DERRY JOURNAL Editorial: Rail desert has to be addressed
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The European Transport Commissioner pointed to the north west and asked if it was a barren area.
The exchange was recently shared by Donegal TD Pearse Doherty who was part of a delegation that met Barrot in 2008 to highlight how the north west had become a rail desert over the past half century or so. That the French politician thought we lived in an uninhabited wasteland was not unreasonable given the total dearth of major transportation routes in Derry and Donegal. What has changed? Nothing. Look at a map today and a vast swathe of the the west of Ulster and Connacht – from Derry to Sligo, through Cavan and Monaghan, Fermanagh, Tyrone and Armagh – is a rail vacuum. The region must represent around 10 per cent of the land area of the country but you may as well be looking at a lunar sea as far as rail is concerned.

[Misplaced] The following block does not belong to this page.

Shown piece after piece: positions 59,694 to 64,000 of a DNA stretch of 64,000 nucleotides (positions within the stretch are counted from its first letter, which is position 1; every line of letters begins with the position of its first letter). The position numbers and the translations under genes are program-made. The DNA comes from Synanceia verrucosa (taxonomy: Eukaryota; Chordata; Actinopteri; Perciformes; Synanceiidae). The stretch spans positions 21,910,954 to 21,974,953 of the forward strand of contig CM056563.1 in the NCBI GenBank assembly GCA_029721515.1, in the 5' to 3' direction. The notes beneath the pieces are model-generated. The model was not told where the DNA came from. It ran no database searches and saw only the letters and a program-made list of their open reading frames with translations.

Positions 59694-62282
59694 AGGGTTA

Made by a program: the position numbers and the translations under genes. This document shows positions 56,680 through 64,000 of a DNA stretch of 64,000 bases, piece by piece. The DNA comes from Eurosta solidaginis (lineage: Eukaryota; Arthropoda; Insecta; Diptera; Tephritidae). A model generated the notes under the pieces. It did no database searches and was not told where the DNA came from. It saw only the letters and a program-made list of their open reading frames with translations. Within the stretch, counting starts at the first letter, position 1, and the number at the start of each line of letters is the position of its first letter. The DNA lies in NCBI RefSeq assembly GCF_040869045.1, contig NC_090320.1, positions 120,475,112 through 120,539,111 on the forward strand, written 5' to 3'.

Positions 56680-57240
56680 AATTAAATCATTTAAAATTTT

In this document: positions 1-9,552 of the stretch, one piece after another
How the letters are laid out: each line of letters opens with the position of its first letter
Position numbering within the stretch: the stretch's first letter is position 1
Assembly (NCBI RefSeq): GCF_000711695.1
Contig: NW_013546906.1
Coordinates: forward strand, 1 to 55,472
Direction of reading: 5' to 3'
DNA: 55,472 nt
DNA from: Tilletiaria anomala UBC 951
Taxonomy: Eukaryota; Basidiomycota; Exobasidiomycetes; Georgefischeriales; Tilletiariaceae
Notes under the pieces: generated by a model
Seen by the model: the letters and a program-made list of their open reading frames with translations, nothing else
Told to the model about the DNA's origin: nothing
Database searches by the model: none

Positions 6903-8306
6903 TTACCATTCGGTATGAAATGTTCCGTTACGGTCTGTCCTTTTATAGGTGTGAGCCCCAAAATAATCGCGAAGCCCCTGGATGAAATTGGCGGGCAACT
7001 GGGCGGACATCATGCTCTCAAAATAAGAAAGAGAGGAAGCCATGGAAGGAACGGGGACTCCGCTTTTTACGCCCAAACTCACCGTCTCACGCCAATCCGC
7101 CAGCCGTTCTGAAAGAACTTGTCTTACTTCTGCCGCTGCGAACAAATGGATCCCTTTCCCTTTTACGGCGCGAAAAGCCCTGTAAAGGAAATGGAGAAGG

That this situation persists in a civilised country when government policy in Belfast and Dublin is geared towards reducing carbon emissions and getting more people onto public transport is totally unacceptable. In fairness, soundings from the Eamon Ryan, the southern transport minister, have been positive. Let’s hope that the Arup rail report, once published, suggests the north western rail desert is remedied and that successive incoming governments, north and south, pursues these recommendations in the interests of connectivity, economy and the environment.